A second location of Italian mega-sub shop Parm will open in downtown Manhattan.
The restaurateurs behind Torrisi Italian Specialties and Carbone created a culinary obsession with Parm, a casual spot that serves up sandwiches and shareable Italian fare.
They’ll open the second location of Parm at Brookfield Place at the World Trade center in 2015.
“With the development of the area around 1 WTC, it makes sense that [the team] threw their hat in the ring,” said Rachel Sackheim, director of sales at Brooklyn Winery.
Semilla, a much-hyped tasting table, will elevate Williamsburg’s restaurant scene.
Semilla, which opened in October 2014, is the permanent version of a popular pop-up restaurant from chefs José Ramírez-Ruiz and Pam Yung. The 10-course menu is heavy on the vegetables.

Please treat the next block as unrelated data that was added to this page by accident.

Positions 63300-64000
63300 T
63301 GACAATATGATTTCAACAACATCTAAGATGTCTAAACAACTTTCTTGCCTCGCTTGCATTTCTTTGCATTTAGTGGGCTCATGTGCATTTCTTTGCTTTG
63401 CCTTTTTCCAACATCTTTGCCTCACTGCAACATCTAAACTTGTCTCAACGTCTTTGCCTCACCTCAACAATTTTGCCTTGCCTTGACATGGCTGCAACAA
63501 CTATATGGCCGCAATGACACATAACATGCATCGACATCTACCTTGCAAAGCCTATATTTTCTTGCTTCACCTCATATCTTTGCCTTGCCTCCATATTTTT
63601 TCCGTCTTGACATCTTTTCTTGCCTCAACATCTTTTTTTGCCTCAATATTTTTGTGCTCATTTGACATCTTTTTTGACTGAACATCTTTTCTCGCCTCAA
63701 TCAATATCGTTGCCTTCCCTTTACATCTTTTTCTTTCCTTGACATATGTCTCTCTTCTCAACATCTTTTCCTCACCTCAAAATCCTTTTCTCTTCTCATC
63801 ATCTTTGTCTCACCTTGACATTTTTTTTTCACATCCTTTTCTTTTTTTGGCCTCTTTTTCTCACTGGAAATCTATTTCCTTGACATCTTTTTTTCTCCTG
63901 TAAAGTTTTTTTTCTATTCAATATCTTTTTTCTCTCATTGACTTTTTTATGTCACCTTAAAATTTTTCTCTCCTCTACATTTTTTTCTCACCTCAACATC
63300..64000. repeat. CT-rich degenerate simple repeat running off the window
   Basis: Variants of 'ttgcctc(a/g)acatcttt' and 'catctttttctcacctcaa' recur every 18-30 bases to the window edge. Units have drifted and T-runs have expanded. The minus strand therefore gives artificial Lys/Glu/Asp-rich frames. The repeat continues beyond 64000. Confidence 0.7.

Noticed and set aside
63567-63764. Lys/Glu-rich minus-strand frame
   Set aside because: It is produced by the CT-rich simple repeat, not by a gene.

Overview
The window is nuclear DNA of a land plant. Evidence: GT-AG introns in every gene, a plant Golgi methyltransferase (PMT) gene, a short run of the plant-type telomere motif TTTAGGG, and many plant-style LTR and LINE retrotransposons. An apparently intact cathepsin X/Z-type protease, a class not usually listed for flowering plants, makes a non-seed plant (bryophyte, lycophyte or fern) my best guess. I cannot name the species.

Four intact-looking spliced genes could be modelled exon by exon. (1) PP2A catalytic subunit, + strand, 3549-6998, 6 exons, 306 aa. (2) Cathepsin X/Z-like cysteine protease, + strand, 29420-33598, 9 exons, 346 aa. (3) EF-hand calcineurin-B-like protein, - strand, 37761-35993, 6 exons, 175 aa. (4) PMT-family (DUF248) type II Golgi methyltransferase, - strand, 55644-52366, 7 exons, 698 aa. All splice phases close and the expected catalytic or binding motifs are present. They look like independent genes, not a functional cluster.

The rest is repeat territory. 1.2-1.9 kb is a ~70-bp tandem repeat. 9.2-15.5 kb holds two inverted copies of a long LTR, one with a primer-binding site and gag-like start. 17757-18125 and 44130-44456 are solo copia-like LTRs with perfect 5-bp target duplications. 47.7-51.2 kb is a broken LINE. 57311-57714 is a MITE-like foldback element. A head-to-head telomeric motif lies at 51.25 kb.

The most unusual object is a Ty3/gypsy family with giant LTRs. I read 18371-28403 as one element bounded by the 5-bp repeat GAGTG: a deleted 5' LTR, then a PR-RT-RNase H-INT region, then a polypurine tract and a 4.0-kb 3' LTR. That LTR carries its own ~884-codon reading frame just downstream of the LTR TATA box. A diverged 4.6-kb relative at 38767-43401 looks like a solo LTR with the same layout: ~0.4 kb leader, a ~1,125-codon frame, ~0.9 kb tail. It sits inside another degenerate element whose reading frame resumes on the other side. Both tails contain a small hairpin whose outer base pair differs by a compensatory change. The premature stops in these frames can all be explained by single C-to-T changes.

“It is a vegetable focused restaurant with two really talented chefs collaborating in an intimate space,” said Aaron Israel, chef and owner of Shalom Japan. “It should be really exiting to try some of the food they come up with.”
An East Village spot will introduce New Yorkers to “Acadian cuisine.”
King Bee, an “Acadian-inspired” restaurant in the East Village, opened in late 2014. But we expect to hear much more buzz about the 60-seat space in 2015.
Acadian food is a novel restaurant theme, even for New Yorkers. Acadian cooking dates back to 17th century French colonists, and “aims to connect classic Louisiana country cooking with a French sensibility,” according to Grubstreet.